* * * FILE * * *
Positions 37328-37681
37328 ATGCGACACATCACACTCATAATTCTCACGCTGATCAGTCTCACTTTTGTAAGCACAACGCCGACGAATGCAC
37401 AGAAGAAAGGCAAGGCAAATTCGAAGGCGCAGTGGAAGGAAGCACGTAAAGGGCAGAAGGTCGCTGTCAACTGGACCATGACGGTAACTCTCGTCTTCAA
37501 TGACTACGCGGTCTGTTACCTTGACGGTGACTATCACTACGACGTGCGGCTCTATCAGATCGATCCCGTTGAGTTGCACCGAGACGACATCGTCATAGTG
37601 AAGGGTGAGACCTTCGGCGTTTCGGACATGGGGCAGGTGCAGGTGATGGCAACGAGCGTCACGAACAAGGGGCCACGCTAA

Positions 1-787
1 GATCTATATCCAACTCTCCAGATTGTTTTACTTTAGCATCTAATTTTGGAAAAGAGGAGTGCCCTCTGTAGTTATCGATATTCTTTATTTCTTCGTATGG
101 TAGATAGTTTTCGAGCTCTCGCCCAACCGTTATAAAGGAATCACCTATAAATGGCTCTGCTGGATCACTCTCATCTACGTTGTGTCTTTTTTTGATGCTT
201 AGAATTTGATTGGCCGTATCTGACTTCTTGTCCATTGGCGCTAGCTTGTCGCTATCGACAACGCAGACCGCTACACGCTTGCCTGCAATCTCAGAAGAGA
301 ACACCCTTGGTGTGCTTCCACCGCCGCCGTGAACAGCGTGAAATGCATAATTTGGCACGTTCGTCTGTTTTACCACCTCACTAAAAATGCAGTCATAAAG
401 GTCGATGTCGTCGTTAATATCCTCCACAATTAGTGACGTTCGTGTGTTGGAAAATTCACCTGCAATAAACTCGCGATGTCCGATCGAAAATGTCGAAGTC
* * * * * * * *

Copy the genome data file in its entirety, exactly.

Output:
Positions 37328-37681
37328 ATGCGACACATCACACTCATAATTCTCACGCTGATCAGTCTCACTTTTGTAAGCACAACGCCGACGAATGCAC
37401 AGAAGAAAGGCAAGGCAAATTCGAAGGCGCAGTGGAAGGAAGCACGTAAAGGGCAGAAGGTCGCTGTCAACTGGACCATGACGGTAACTCTCGTCTTCAA
37501 TGACTACGCGGTCTGTTACCTTGACGGTGACTATCACTACGACGTGCGGCTCTATCAGATCGATCCCGTTGAGTTGCACCGAGACGACATCGTCATAGTG
37601 AAGGGTGAGACCTTCGGCGTTTCGGACATGGGGCAGGTGCAGGTGATGGCAACGAGCGTCACGAACAAGGGGCCACGCTAA

Positions 1-787
1 GATCTATATCCAACTCTCCAGATTGTTTTACTTTAGCATCTAATTTTGGAAAAGAGGAGTGCCCTCTGTAGTTATCGATATTCTTTATTTCTTCGTATGG
101 TAGATAGTTTTCGAGCTCTCGCCCAACCGTTATAAAGGAATCACCTATAAATGGCTCTGCTGGATCACTCTCATCTACGTTGTGTCTTTTTTTGATGCTT
201 AGAATTTGATTGGCCGTATCTGACTTCTTGTCCATTGGCGCTAGCTTGTCGCTATCGACAACGCAGACCGCTACACGCTTGCCTGCAATCTCAGAAGAGA
301 ACACCCTTGGTGTGCTTCCACCGCCGCCGTGAACAGCGTGAAATGCATAATTTGGCACGTTCGTCTGTTTTACCACCTCACTAAAAATGCAGTCATAAAG
401 GTCGATGTCGTCGTTAATATCCTCCACAATTAGTGACGTTCGTGTGTTGGAAAATTCACCTGCAATAAACTCGCGATGTCCGATCGAAAATGTCGAAGTC